Advocacy E-News September 5, 2017
September 5, 2017
STATE SCHEDULES MENTAL HEALTH MERGER FORUMS
Following the Governor’s announcement that mental health and addictions services will be transferred from the Department of Human Services to the Department of Health (DOH), the DOH and the Division of Mental Health and Addiction Services (DMHAS) is holding forums in each county to gather feedback on how to better facilitate integration and ensure that regulations support the streamlining of mental health and addictions services into the Department of Health. Their announcements states that they will be taking questions or comments about this reorganization.
NATIONAL SUICIDE PREVENTION WEEK EVENT
The NJ Department of Human Services, Division of Mental Health and Addiction Services Commemorates National Suicide Prevention Week on September 12th : “Take a Minute, Change a Life.” War Memorial, 1 Memorial Drive, Trenton, NJ, 8:30 a.m. – 4:15 p.m.
SERIOUS MENTAL ILLNESS COMMITTEE HAS ITS WORK CUT OUT
The federal government’s new committee on serious mental illness certainly has no shortage of issues to sort through, if its first meeting is any indication. The group, officially known as the Interdepartmental Serious Mental Illness Coordinating Committee, met on Thursday for the first time.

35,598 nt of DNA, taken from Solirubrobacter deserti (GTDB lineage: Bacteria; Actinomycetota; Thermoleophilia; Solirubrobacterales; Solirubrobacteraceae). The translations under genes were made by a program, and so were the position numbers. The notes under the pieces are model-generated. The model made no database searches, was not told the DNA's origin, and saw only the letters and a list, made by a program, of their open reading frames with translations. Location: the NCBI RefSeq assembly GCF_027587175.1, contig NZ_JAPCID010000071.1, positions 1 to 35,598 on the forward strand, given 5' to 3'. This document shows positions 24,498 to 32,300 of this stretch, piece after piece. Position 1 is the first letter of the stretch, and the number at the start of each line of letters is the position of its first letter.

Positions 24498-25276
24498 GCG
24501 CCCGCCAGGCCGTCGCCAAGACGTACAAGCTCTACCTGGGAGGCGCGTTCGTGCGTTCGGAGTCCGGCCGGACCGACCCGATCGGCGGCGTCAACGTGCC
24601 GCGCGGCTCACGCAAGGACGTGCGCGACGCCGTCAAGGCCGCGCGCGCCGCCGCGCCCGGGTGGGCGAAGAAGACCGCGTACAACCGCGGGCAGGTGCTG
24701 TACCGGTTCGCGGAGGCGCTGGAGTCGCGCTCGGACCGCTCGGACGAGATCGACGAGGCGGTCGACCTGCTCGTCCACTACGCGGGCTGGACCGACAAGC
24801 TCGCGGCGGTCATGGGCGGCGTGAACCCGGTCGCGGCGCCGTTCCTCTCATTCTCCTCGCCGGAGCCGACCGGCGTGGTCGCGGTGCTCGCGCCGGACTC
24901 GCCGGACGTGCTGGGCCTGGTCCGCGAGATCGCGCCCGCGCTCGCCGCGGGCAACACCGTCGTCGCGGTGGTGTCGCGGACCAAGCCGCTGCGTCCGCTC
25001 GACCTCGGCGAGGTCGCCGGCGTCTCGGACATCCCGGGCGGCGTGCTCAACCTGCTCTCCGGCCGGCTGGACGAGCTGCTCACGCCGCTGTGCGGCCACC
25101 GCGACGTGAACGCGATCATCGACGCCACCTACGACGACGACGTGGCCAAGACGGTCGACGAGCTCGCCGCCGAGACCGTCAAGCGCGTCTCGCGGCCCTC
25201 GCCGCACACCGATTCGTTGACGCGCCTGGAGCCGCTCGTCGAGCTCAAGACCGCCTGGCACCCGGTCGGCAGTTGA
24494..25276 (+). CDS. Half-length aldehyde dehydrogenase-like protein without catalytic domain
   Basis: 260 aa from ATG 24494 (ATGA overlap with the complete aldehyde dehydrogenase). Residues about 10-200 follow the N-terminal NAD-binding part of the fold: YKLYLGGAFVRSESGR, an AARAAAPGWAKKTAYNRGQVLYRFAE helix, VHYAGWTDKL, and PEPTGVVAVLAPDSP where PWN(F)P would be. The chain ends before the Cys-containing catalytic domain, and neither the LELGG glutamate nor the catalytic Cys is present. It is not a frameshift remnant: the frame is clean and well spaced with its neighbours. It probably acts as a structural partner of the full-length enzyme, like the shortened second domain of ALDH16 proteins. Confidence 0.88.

Committee chair Eleanor McCance-Katz, MD, PhD, assistant secretary for mental health and substance use at the Substance Abuse and Mental Health Services Administration (SAMHSA), laid out some of the committee’s charges. Access to care and recovery support services are an ongoing challenge, McCance-Katz continued. “The estimates are that 35% of people with mental illness get no treatment at all.
CDC FINDS DISTRESSING JUMP IN SUICIDE RATE FOR MIDDLE SCHOOL STUDENTS
Suicide rates among middle school students have doubled nationally in recent years, and local educators and mental health professionals said raising awareness of this issue is critical, as is making sure young students feel heard and valued. The suicide rate among children between the ages of 10 and 14 doubled between 2007 and 2014, according to a study released earlier this summer by the federal Centers for Disease Control and Prevention.
NEARLY HALF OF NJ HOMELESS HAVE A DISABILITY, WITH MENTAL ILLNESS BEING THE MOST PREVALENT
According to this year’s NJCounts “Point in Time” (PIT) survey–an annual count of homeless statewide–the number of homeless persons counted in New Jersey has decreased by 409. However, the slight decrease in homelessness in New Jersey is a positive result, the reality is that the size of the homeless population has remained relatively the same from 2016 to 2017. In fact, the number of chronically homeless rose over 30%, according to the study.